329 of 342 people found the following review helpful
One more factor to evaluate (and then some),
Amazon Verified Purchase(What's this?)Please be aware that this unit is a 60-Hz. You would be hard-pressed to learn this from the specs and reviews.
While 120-Hz units cost more, and reduce blur, the quality of this 60-Hz unit is adequate, especially at this price. All TV signals are broadcast and/or recorded in 60-Hz. Thus, any 120-Hz or 240-Hz unit is not receiving/displaying a higher-quality signal, but merely interpolating the time-slices between the 60-cycle images (a digital scrubbing, as it were), to reduce blur.
Probably info overload, but I just wanted to say that it's a 60-Hz unit, in case anyone is looking for that spec. Wikipedia has an article on "HDTV blur" (section 100 Hz+) that explains it all.
Revision, about a month after purchase: I am very happy with this unit. The product page on Amz. is a bit misleading re: "Clear Resolution Enhancer" (whatever that is). Amz indicates that this unit does not have it, but the manufacturer's shipping crate clearly states that this unit (like the EX640 unit) does have it. Specs constantly change; inquiring minds want to know. It seems to reduce the out-of-focus conditions on the old Hollywood DVDs that are just plain old VHS transfers. Nice!
Another thing: older analog SONYs let you "Fix Channel" (lock it) on, say, channel 3. This is for us folks that get all their broadcast signals from a cable box--which has all signals coming out of the box to the TV on, say, channel 3. This keeps the kids and spouse and dog from hitting the numeric channel numbers on the remote, and inadvertently going into a black-screen situation. And the subsequent troubleshooting, puzzlement, etc.... This unit has no such feature, altho you can manually go in and block all 141 other channels, so that the unit displays a "Blocked" message and jumps back to normal after a few seconds.
A freebie: If you are replacing a Sony TV, this unit will most likely respond to your cable company's remote (On, Off, Volume, Muting, etc) since you already programmed it for a Sony. You others, well, you probably would have had to reprogram your cable-box remote anyway.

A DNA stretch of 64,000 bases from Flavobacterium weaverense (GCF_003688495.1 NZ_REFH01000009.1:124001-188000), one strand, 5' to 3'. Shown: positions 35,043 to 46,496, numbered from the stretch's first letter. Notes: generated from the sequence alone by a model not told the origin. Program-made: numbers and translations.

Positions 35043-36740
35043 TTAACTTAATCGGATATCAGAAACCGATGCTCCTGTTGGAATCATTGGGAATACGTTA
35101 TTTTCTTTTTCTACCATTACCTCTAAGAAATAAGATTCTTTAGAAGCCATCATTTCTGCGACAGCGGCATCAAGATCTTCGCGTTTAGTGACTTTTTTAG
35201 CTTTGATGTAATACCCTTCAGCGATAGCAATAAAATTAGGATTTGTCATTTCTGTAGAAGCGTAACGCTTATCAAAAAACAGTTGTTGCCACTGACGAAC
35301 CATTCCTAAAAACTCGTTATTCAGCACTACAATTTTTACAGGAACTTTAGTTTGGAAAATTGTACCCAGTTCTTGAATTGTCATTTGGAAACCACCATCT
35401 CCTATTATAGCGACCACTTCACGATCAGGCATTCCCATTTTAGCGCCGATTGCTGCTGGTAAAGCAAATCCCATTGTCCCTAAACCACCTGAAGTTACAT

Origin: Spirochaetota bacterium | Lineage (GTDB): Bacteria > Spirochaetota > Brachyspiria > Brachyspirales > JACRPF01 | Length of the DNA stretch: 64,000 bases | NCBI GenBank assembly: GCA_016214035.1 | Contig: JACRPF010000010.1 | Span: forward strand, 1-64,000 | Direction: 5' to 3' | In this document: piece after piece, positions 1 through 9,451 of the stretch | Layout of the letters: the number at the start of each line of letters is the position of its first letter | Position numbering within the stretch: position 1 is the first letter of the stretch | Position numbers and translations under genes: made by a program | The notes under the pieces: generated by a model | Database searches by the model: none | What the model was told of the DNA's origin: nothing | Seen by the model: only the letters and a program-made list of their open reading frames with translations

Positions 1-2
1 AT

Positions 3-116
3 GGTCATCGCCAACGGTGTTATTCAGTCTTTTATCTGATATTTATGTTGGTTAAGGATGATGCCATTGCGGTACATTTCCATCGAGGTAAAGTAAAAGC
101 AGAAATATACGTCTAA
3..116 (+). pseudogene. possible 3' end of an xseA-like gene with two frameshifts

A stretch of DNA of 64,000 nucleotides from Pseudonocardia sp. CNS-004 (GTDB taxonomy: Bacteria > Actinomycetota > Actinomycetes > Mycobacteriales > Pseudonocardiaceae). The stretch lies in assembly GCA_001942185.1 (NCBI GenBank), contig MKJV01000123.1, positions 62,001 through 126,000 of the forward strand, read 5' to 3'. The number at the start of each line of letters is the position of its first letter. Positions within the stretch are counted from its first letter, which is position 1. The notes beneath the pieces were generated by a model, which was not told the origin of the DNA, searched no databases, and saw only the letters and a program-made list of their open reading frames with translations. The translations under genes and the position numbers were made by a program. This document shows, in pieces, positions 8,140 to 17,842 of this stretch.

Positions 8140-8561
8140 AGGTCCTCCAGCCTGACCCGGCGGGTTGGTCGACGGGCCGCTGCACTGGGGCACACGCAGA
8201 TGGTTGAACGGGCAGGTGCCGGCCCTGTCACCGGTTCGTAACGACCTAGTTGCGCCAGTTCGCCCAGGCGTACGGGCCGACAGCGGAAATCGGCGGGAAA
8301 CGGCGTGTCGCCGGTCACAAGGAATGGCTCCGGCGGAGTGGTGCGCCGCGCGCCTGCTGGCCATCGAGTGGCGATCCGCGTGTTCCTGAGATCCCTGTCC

Finally, the sound: This TV is over 3" thick, so it has room for some decent speakers. The sound is MUCH better than what I hear coming out of other people's ultrathin TVs, mainly cuz there's some good bass.
Tech note: If your DVD player is using a 3-wire Yellow-Red-White (composite) cable, REPLACE IT with 5-wire Green-Blue-Red (component) video if available + plus Red-White for Audio (or equally as good, a 1-wire HDMI cable, if the player has a jack for it). The video signal really is MUCH better; why corrupt your DVD signal with an inadequte cable? A cheap fix.
Tracked by 3 customers
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Showing 1-10 of 17 posts in this discussion
Initial post: Apr 12, 2012 6:49:15 AM PDT
I'm confused... are you saying that 60 - Hz is preferential to 120 - Hz? Please elaborate. Thanks!
In reply to an earlier post on Apr 12, 2012 7:07:05 AM PDT
Thanks. I've updated the review.
Posted on Apr 12, 2012 7:07:07 AM PDT
A. Person says:
I don't think he's necessarily saying that, but indeed people think 120, 240, etc... are truly refresh rates when really it's just tricks where mor frames are used, but the true refresh rate is 60.
I would say it's probably best to get a 120 over a 60, but I'm tempted to get a CCFL LCD like this anyway if I can't get these other tvs to stop bothering my head for some odd reason.
In reply to an earlier post on Apr 12, 2012 7:11:10 AM PDT
Thx for the clarification. I've updated my original post.
Posted on May 2, 2012 8:47:50 PM PDT
Thanks so much, I was looking for this exact spec, you were right to post this! :)
In reply to an earlier post on May 2, 2012 10:14:00 PM PDT
Last edited by the author on May 2, 2012 10:14:37 PM PDT
You are welcome. Please re-visit the review as I have massively updated it tonight (still very happy!).
In reply to an earlier post on May 12, 2012 2:01:02 PM PDT
Harry Carroll says:
Blu-Ray players & many Video-on-Demand services utilize the higher refresh rates & your screen is much more life-like if it can handle 120Hz or better.
In reply to an earlier post on May 14, 2012 10:36:07 AM PDT
Last edited by the author on May 23, 2012 5:14:08 PM PDT
I checked Blu-ray on Wikipedia, and they say:
"High-definition video may be stored on BD-ROMs (i.e. Blu-Ray) with up to 1920×1080 pixel resolution at up to 59.94 fields per second (which is 60Hz), if interlaced. Alternatively, progressive scan can go up to 1920×1080 pixel resolution at 24 frames per second, or up to 1280x720 at up to 59.94 frames per second." But I agree that a 120-hz unit will smooth the jitters better.
Posted on May 23, 2012 12:44:26 PM PDT
You wrote a great review, very helpful, even for non-techie person such as myself. And thanks for the humor too :)
In reply to an earlier post on Jul 12, 2012 10:04:59 AM PDT
I appreciate the good feedback.